Sunday, July 22, 2012
GUEST POST - Holmes IV: A "Monogram" on the Heinlein Juveniles
("holmes_iv" is a regular commenter at the Heinlein Society Nexus Forum and submitted the following essay, or "monogram," as he puckishly names it, for publication here. I may disagree with him on a few interpretations but very much enjoyed it. It is published exactly as sent except for some formatting adjustments)
Monogram on the Heinlein Juveniles
Robert A. Heinlein, in an attempt to establish a little financial security -- something that previously had eluded him -- began a series of juvenile novels for Scribner's in 1947.
I believe he originally thought of them as "boy's books," in the tradition of Tom Sawyer. Over the years, however, I think he learned a respect for his audience, and while he never produced an equivalent to Huckleberry Finn, the novels did become more mature in both writing style and theme.
Rocket Ship Galileo, the first of the juvenile novels, certainly was no more than a "boy's book." Its premise is preposterous: Three teenaged boys assist a rogue scientist in the construction and operation of a moon rocket.
Once they reach the Moon, they discover a nest of Nazis, a secret cell which is determined to finish
World War II from its hidden base on the Moon. The American teenagers and their mentor use rifles in an attempt to defeat the Nazis, which they do.
While the story is silly, Heinlein does use it to propagandize for matters he considers serious: toleration of minorities, in this case Jews, and promotion of serious education for minors, or at least respect for the intellectual abilities of minors.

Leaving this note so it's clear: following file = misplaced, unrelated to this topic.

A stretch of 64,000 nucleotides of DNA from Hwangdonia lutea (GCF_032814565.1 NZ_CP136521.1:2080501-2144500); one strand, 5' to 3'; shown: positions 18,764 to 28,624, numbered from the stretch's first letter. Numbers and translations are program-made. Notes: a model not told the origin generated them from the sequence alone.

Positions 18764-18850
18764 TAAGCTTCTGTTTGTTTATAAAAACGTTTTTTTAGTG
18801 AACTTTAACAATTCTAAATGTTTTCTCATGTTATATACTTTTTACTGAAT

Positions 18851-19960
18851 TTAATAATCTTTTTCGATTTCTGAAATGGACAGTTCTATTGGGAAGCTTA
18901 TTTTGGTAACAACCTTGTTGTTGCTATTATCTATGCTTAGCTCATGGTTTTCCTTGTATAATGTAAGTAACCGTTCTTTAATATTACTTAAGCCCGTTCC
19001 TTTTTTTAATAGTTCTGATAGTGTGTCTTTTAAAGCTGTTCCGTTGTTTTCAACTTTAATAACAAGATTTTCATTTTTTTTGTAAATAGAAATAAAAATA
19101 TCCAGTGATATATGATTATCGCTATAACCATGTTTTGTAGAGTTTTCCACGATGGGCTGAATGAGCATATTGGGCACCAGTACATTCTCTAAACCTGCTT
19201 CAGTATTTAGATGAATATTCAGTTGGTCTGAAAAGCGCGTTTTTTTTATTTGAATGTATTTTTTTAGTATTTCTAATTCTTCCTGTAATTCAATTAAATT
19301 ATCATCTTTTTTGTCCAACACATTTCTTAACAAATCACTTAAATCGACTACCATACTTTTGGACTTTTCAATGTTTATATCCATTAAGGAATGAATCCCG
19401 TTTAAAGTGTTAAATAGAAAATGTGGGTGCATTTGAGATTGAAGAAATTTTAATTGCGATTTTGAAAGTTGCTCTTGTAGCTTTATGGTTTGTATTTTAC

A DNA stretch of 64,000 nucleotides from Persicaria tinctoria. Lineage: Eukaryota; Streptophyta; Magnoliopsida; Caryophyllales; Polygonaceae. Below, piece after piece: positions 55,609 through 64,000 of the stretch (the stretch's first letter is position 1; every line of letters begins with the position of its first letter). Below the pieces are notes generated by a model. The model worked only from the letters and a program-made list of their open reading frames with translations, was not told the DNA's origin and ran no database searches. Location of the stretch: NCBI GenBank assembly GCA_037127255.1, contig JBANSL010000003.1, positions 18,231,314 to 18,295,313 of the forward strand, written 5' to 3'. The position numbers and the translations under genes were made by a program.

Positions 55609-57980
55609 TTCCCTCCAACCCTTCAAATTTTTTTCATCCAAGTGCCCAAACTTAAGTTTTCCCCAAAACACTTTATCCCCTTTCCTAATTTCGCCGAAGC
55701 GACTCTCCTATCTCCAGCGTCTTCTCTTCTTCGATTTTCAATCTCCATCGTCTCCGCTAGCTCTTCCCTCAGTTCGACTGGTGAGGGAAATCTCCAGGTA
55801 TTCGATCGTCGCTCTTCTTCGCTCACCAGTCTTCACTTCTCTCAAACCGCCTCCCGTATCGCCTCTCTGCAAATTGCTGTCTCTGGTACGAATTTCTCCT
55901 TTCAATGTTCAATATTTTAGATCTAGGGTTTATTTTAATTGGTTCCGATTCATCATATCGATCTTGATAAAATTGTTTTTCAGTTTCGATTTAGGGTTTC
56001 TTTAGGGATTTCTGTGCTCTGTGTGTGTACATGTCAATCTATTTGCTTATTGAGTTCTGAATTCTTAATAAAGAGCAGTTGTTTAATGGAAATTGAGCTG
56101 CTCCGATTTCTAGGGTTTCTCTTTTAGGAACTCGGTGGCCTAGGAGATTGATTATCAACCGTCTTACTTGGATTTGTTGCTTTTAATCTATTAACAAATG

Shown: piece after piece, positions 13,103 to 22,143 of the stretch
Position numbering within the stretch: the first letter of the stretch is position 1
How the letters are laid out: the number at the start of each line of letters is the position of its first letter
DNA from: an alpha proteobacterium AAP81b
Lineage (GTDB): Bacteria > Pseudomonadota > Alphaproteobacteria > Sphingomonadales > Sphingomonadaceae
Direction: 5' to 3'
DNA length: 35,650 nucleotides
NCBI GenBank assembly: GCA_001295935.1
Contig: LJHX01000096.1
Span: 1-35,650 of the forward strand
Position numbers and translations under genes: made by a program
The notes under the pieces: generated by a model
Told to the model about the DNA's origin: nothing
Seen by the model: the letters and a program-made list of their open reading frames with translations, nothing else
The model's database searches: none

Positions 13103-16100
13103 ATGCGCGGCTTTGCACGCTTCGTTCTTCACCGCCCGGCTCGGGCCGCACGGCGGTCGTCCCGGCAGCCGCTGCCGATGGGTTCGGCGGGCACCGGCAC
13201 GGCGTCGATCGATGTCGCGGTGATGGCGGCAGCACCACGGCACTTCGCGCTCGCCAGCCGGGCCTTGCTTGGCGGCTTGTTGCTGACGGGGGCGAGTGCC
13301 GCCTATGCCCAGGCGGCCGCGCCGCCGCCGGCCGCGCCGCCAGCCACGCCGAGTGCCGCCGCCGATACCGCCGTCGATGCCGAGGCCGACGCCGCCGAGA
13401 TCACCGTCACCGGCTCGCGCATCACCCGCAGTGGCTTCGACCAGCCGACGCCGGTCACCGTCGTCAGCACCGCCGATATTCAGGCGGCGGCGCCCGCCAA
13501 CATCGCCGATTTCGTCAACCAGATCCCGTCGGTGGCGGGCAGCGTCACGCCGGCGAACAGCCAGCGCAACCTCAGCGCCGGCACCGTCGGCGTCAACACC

His view of his audience had not changed much with the publication of Space Cadet in 1948. Though the plot is much less preposterous than that of Rocket Ship Galileo, he still believed he was writing for an audience of boys. However, the science is much better in Space Cadet.
For example, there is a very good scene about how to maneuver in weightlessness. There is also discussion about how to grow vegetables in a weightless environment.
There is also a mature discussion of the politics of the atomic bomb -- probably the first in juvenile fiction of any sort.
The plot, such as it is, revolves around four boys (actually three as the story progresses) who join the Space Patrol as cadets. Their ship crashes on Venus, and the Venusians help them get back home. I especially enjoyed Heinlein's portrayal of the alien society.
Unlike Rocket Ship Galileo, the protagonist shows growing maturity through the course of the story; not unheard of in juvenile fiction, to be sure. He does this through his acceptance of being dumped by his girlfriend and through his reluctant admission than his dad was right when he said the U.S. was too powerful politically to be worried about a bomb attack. His maturity is also shown through his attitude toward the Venusians, and is contrasted by the immaturity of the attitude shown by an ex-cadet.